Surviving the Holiday Mommy Meltdown
Turkey’s, Gift Wrap and End-of-Year Results—Oh My!
Words by Teresa Taylor
The holidays are upon us, and there is magic in the air. As a mom, you would think this would be a fun time of year – for family traditions and making memories. As a working mom, you think of the disorder encroaching on the household. Right?
In fact, it is the beginning of a two-month long meltdown that I unaffectionately call the “Holiday Meltdown.” Once a year, like clockwork, I fail to keep it together when the simultaneous pressures of fourth-quarter work and holiday pressures collide.
At work, by November, we are always behind in our financial commitments. In order to close out the fourth quarter in line, we needed to make expense cuts. The pressure is unbelievable and unpleasant. How was I supposed to figure out how to reduce my budget with two weeks’ notice? Why did we have to go through this exercise every year? How am I supposed to forecast the next year’s results when I can’t even figure out next week?
At home, the upcoming holidays bring another form of pressure. Costumes, school party supplies, family commitments, extra baking (wait, I don’t bake!), the perfect presents, formalwear, coupons, sales, and new tradition expectations – everything at once! On top of all that, the winter sports begin with a heavy game schedule as January dawns, gotta think about that now, too. More paperwork and registrations.
Yes, work and family schedules are busier than ever during this time of year.
The following five “meltdown” tips will help you survive the holiday adventure and the fourth-quarter pressures at work. They are written from my personal and professional experiences and shared in my book, The Balance Myth: Rethinking Work-Life Success.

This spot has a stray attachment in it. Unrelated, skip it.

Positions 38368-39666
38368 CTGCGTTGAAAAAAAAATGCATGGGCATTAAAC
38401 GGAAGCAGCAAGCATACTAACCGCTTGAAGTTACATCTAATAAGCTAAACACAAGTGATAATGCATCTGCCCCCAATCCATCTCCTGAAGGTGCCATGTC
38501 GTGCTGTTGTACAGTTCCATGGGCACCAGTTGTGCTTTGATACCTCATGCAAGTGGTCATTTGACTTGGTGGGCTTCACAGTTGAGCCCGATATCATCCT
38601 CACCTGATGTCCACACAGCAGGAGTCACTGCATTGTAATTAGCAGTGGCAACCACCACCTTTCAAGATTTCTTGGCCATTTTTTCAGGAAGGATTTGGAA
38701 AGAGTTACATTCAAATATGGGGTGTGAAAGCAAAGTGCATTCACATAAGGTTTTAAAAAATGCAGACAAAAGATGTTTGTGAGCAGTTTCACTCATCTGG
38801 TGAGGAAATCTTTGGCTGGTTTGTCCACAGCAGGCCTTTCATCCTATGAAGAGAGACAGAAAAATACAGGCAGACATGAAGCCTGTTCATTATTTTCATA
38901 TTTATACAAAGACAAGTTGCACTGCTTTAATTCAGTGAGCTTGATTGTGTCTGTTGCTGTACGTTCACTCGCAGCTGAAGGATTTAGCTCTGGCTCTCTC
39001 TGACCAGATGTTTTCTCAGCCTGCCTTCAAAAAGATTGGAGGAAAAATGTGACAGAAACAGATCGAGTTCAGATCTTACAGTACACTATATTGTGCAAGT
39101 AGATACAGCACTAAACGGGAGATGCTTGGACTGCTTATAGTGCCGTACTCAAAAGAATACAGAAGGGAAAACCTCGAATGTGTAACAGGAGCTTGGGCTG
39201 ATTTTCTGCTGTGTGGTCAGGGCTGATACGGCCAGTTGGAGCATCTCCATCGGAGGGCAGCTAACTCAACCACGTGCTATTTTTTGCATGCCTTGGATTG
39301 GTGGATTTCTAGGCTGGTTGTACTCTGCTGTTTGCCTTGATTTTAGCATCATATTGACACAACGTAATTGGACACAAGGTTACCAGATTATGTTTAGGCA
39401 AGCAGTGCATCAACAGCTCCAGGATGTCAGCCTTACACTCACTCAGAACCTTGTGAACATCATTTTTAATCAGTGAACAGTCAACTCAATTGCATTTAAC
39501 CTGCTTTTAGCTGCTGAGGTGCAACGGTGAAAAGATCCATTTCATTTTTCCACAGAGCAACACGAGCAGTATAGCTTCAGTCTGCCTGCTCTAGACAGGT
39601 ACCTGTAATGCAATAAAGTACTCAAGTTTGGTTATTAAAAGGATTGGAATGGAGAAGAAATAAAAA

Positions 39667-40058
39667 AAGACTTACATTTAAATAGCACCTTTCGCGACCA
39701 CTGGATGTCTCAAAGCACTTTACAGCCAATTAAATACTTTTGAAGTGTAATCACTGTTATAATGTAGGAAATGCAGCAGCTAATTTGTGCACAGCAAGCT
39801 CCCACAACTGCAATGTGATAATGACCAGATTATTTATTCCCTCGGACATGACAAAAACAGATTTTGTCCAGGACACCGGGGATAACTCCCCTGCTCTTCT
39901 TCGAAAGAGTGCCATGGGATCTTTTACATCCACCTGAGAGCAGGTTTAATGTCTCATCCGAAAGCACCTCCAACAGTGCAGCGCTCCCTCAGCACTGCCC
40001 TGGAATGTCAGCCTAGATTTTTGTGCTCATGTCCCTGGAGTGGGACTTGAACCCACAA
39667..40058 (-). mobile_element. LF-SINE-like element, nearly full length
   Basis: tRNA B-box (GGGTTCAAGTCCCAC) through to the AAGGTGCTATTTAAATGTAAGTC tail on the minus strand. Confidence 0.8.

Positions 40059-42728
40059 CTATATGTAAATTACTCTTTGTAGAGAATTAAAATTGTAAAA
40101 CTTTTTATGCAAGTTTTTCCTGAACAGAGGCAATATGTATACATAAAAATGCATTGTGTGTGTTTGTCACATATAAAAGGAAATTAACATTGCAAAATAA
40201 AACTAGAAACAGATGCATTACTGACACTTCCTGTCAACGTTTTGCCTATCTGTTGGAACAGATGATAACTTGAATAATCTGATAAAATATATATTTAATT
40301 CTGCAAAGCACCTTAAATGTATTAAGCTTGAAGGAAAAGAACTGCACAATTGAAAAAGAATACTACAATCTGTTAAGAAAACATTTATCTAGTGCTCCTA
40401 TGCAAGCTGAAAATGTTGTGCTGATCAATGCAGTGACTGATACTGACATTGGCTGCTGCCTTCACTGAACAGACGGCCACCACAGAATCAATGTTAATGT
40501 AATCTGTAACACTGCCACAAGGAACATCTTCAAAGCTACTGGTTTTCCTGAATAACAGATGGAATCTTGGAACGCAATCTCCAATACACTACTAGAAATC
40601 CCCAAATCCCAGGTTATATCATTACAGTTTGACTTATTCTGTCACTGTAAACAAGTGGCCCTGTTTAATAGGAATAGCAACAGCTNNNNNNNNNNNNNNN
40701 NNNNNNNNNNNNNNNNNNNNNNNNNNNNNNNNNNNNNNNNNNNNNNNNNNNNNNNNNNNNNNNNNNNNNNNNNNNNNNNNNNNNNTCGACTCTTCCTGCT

1. Wear the game face. It is not necessary to let everyone know how miserable you are. It is not productive and only creates more chaos. It is ok to cry but find a place that you can cry alone – mine was the women’s bathroom in my office.
2. Third grade only comes once. Each school grade comes with unique characteristics that shape your children. Try to rise above the details and look at the bigger picture. Treasure – don’t dread — this busy holiday-at-school time.
3. Manage your time more efficiently. Be present in what you’re doing, finish it and move on. I have my list of things to do, and I’ll assign time slots to it. If I have one hour to work on a presentation at work or one hour to wrap presents, I do the best I can for that one hour.
4. Combine your work and family schedules. I used to keep two different calendars – one for home and one for work; but, I was missing work deadlines, my kids’ activities and other events. So I combined the calendars, which caused me to start talking about my family at work and integrating my two lives. It’s one life and one calendar! And,now, I don’t miss a thing. More than ever, the holidays are the right time for combining.
5. Stay in the moment. When you’re at work or in a meeting, be there. When you’re at home, be there. If you’re in a business meeting, don’t be wishing to be somewhere else. Be present where you are, and don’t feel guilty about where you’re not.
At the end of the day – or at least every time the holidays came around – all over again, I learned a valuable lesson about adversity, setbacks, disappointment, difficulties and everything else that came rolling down the pike. It takes faith that things will work out, and they always do.
So enjoy and savor the holidays with your kids and family while still surviving at work and leave the “mommy meltdowns” behind.
About the Author: Teresa Taylor is a nationally recognized, Fortune 200 executive who brings integrity, focus, vision and agility to corporate leadership, while advising companies, government agencies and others on a successful business model. Her book, The Balance Myth: Rethinking Work-Life Success, is inspiring women to succeed professionally and personally.